>97.0

<1.0

<1.0

<0.5

2.2

High Q factor, particularly at 10 MHz

HF

2.0-2.5

>97.0

<1.0

<1.0

<0.7

2.0

High Q factor, 30 to 100 MHz

HQ

1.6-1.9

>97.0

<1.0

<1.0

<1.0

1.9

High Q factor, 10 to 100 MHz

For microwave absorption

EA

3-4

>97.3

<1.2

<1.2

<0.4

Narrow particle size distribution

EB

3-4

>97.3

<1.0

<1.0

<0.4

Somewhat wider particle size distribution

(a) E brands: mechanically hard, mean particle size 3-8 /■'m; H brands: mechanically hard, mean particle size

1.6-3.5 P-rcv, S brands: mechanically soft, mean particle size 3-8 /'m; in each case, the second letter indicates the properties, for example, L, large; S, small; Q, high quality; M, medium; P, good permeability; W, high resistance.

(a) E brands: mechanically hard, mean particle size 3-8 /■'m; H brands: mechanically hard, mean particle size

1.6-3.5 P-rcv, S brands: mechanically soft, mean particle size 3-8 /'m; in each case, the second letter indicates the properties, for example, L, large; S, small; Q, high quality; M, medium; P, good permeability; W, high resistance.

(b) With 0.3% of binder and 1.5 GPa pressure

Some alloy parts are produced using elemental carbonyl iron and/or nickel as a base, but this method has obvious chemical limitations. In this regard, prealloyed powders from atomization offer more flexibility in alloy composition. So-called "residual products" met the initial demand for fine, prealloyed powders. Prior to 1980, the demands for fine alloy powders were satisfied by screening the fine residuals from a standard as-atomized distribution. Although this method avoided investment in technology development and dedicated equipment, it had several weaknesses. First, the supply of fine powders was constantly at risk. The available fine powders were a function of the production and sales of a coarse powder stream. This dependency jeopardized the supply continuity. Secondly, the powders frequently were not discrete particles and had satellites or were dog-boned shaped. Finally, if the products were sold on an as-yielded basis, the prices were prohibitively high and few markets could support production. Until manufacturers became convinced that a sustainable fine powder market existed, end users had to contend with these limitations. Ultimately, the limitations of residual fines prevented further growth.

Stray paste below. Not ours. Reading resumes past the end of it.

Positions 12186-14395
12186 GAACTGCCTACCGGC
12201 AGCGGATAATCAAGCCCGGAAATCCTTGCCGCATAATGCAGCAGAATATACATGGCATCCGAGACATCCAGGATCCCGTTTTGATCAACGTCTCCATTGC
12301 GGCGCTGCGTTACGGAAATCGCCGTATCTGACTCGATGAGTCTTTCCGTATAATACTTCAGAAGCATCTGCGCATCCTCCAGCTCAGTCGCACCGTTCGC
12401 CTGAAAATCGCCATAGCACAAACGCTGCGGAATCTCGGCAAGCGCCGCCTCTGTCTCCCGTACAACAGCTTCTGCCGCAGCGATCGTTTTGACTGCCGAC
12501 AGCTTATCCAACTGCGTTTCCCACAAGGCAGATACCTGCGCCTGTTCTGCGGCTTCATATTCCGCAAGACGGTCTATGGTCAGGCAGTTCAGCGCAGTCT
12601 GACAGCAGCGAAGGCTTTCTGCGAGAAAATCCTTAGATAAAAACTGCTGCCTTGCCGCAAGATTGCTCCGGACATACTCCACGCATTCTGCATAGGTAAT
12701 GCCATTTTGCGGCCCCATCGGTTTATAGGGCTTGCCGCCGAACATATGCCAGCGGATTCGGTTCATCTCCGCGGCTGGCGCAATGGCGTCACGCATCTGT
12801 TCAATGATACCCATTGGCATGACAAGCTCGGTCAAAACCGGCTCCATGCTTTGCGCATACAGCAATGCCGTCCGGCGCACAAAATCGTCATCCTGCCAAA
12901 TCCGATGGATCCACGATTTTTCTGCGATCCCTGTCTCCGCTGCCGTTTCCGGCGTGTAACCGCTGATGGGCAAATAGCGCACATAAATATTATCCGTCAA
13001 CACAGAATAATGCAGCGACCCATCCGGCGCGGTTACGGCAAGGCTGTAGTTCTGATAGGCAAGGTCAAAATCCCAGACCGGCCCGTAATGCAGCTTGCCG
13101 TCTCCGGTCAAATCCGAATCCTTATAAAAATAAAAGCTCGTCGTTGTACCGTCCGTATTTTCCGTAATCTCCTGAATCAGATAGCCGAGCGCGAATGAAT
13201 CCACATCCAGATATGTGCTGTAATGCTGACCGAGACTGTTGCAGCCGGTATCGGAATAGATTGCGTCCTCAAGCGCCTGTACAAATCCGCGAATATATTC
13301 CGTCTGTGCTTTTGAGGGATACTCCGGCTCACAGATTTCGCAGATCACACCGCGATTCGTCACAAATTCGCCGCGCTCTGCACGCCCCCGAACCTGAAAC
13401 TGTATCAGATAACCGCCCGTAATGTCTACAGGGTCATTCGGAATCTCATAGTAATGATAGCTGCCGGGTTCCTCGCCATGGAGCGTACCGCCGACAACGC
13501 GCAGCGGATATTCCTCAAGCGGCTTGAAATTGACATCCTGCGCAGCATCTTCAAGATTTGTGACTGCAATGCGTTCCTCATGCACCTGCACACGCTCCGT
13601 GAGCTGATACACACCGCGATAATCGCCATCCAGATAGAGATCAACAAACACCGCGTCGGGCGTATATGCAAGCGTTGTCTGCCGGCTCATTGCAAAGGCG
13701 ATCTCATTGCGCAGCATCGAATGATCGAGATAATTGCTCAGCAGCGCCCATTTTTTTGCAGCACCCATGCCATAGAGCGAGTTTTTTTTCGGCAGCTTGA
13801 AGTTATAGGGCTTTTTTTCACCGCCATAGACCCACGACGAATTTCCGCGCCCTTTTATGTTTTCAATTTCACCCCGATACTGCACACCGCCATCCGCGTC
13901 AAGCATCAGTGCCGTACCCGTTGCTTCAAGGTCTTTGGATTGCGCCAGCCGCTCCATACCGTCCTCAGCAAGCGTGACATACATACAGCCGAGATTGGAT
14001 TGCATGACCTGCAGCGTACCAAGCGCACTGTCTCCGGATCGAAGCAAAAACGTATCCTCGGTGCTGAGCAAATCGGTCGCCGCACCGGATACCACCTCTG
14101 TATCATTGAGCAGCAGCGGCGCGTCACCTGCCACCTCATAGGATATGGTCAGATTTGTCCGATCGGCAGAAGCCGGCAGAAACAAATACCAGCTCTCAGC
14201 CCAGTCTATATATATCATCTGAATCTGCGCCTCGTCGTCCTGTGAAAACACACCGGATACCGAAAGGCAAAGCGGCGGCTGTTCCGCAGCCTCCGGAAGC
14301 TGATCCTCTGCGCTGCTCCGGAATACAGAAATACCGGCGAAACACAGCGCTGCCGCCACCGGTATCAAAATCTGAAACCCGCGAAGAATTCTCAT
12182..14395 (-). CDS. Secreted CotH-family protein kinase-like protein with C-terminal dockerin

Today a full range of fine alloy powders are produced by atomization methods (Table 4). Ametek, Specialty Metals Division in the United States, uses a specialized high-pressure, water-atomized system. Pacific Metals (PAMCO) of Japan uses high-pressure water and a recently announced combination water- and gas-atomization system (Ref 1). Mitsubishi employs a water-atomized process to create a feedstock, which is subsequently cold worked to create nodular shape powders. The primary commercial gas-atomization operations include UltraFine Powder Technology in the United States, Anval in Sweden, and Osprey Metals in Wales.

Table 4 Major commercial fine atomized powder producers, systems, and products

Country

Producer

Powder production system

Grades produced

Japan

Pacific Metals (PAMCO)

High-pressure water

Stainless, tool steels, nickel and cobalt alloys

Mitsubishi

High-pressure water, shape modified

Stainless, tool steels, nickel and cobalt alloys

Kobe

Water atomization

Stainless and tool steels

Sweden

Anval

Nitrogen gas atomization

Stainless steels

Plasma-heated tundish

United Kingdom

Osprey

Proprietary gas atomization

Stainless, tool steels, low alloy, and cobalt alloys

United States

UltraFine Powder Technology

Proprietary gas atomization

Stainless, tool steel, low alloy steels, copper, nickel, and cobalt alloys

Ametek

High-pressure water atomization

Stainless, tool steels, and nickel alloys